Regarding the data collected, the clinical factors included the sex, age, smoking history, comorbidities, and the carcinoembryonic antigen (CEA) and preoperative CRP (preCRP) levels. The smoking history was assessed using the Brinkman index, which is calculated as the numbers of cigarettes smoked per day multiplied by the number of years for which the subject has smoked. Comorbidities were evaluated by the Charlson Comorbidity Index [11]. The perioperative factors included the wound length, operative approach, operative procedure, operation time, postoperative CRP (postCRP) level, and postoperative complications. The operative approach was divided into three categories: complete VATS (C-VATS; surgery was only performed to provide a monitoring view); hybrid VATS (H-VATS; surgery was combined with direct vision without rib spreading); and thoracotomy. Postoperative complications were categorized into five grades according to the Clavien–Dindo classification system [12]. Histological type, differentiation, lymphatic invasion (Ly), vascular invasion (V), and pathological stage (pStage) were evaluated as pathological factors.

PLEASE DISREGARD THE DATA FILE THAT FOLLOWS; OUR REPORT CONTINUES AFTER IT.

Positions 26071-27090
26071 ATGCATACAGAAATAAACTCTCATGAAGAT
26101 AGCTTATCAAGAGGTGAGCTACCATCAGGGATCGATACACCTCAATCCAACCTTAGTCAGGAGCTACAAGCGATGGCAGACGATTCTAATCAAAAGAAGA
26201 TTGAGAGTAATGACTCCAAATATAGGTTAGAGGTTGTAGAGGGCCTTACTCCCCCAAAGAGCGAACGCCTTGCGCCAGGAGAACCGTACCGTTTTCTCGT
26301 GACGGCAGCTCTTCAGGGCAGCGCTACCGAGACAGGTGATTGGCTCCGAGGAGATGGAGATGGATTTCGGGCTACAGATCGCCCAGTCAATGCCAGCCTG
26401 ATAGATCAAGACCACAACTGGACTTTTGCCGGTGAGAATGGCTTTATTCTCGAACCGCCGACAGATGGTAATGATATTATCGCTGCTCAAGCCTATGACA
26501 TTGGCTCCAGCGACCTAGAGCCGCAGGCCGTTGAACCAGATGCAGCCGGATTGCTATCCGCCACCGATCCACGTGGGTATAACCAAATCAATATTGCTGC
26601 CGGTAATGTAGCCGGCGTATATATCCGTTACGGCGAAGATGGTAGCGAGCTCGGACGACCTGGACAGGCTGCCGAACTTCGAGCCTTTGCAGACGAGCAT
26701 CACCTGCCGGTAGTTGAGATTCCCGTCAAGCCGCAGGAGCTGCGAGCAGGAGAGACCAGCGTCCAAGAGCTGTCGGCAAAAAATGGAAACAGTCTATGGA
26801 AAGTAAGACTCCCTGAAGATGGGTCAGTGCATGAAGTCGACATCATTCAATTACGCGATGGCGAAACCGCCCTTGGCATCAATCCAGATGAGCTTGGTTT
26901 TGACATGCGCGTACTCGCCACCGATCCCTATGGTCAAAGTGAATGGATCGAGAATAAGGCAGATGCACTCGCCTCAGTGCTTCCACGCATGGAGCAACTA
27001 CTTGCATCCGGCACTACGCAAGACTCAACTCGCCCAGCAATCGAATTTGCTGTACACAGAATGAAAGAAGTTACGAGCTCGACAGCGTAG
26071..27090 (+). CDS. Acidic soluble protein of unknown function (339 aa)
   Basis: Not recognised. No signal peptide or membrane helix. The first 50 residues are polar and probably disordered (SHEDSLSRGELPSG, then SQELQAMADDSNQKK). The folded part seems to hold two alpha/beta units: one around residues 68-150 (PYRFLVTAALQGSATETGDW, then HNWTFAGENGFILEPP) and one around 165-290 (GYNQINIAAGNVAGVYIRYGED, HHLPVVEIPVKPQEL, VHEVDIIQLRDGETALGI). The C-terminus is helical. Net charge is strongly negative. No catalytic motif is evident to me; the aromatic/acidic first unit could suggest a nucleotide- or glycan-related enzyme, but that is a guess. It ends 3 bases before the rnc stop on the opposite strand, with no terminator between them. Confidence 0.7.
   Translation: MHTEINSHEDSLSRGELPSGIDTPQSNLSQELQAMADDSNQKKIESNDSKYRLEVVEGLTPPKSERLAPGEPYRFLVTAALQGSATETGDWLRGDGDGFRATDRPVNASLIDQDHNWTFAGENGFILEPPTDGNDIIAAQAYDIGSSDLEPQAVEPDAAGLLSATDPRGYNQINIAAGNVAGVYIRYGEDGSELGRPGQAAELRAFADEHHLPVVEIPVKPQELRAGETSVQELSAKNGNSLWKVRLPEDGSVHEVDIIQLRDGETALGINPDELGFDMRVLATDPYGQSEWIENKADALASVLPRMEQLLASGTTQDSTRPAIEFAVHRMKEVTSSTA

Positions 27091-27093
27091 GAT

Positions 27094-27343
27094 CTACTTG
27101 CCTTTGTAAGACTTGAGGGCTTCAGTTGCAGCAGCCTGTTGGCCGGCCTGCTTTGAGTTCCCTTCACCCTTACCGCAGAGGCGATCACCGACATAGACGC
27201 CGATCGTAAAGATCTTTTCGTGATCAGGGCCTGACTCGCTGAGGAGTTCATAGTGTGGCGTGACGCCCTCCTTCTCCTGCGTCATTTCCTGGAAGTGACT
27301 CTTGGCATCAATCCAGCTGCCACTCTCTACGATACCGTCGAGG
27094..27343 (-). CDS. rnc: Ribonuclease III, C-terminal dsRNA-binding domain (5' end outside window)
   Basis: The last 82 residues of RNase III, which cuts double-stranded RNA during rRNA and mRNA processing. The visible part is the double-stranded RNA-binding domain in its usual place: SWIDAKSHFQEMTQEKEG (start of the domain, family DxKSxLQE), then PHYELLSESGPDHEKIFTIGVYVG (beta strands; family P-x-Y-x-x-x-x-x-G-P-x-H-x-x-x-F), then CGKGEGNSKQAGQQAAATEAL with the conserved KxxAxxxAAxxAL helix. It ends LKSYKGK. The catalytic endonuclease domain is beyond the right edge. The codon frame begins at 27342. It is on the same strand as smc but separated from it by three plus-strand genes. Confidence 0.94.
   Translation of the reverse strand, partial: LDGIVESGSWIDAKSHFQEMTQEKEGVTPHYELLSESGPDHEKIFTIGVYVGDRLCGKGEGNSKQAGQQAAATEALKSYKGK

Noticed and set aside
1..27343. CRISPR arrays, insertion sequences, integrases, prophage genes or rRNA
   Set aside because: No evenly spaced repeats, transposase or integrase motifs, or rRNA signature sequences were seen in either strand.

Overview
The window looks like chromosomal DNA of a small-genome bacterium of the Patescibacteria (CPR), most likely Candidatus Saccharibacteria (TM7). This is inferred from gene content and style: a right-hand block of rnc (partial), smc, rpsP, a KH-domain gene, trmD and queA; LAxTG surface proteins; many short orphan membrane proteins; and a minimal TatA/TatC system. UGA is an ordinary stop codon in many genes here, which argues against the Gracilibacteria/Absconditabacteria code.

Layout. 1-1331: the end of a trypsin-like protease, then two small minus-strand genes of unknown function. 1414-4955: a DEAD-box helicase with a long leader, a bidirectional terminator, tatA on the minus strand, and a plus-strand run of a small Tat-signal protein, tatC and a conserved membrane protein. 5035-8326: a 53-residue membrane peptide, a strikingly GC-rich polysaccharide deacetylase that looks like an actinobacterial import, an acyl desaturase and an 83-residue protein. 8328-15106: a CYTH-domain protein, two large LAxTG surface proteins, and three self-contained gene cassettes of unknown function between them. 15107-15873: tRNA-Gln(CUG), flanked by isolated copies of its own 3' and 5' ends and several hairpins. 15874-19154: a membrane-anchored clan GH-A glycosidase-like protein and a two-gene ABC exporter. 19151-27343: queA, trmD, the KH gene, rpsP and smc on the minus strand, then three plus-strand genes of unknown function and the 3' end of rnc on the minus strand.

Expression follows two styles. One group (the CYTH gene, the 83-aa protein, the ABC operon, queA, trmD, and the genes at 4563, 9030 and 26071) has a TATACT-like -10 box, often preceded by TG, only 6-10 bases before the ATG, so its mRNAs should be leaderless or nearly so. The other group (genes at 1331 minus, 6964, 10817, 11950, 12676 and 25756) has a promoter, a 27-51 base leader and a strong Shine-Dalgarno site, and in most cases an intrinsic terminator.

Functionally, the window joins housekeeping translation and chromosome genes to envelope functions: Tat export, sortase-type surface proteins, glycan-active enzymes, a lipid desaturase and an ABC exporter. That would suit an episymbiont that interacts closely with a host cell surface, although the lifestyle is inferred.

Statistical analyses

The correlation coefficient was evaluated by Spearman’s rank correlation coefficient. The cut-off values of factors associated with recurrence were calculated by an ROC curve analysis and prognostic analyses were performed based on these cutoff values. The cumulative survival rates were calculated by the Kaplan–Meier method, and survival curves were compared using a log-rank test. Univariate and multivariate analyses using a Cox proportional hazards model were conducted to determine the risk factors for relapse-free survival (RFS) and overall survival (OS). All statistical analyses were two-sided, and p values of < 0.05 were considered to indicate statistical significance. The statistical analyses were conducted using the JMP software program (Version 13.2; SAS Institute Inc., Cary, NC, USA).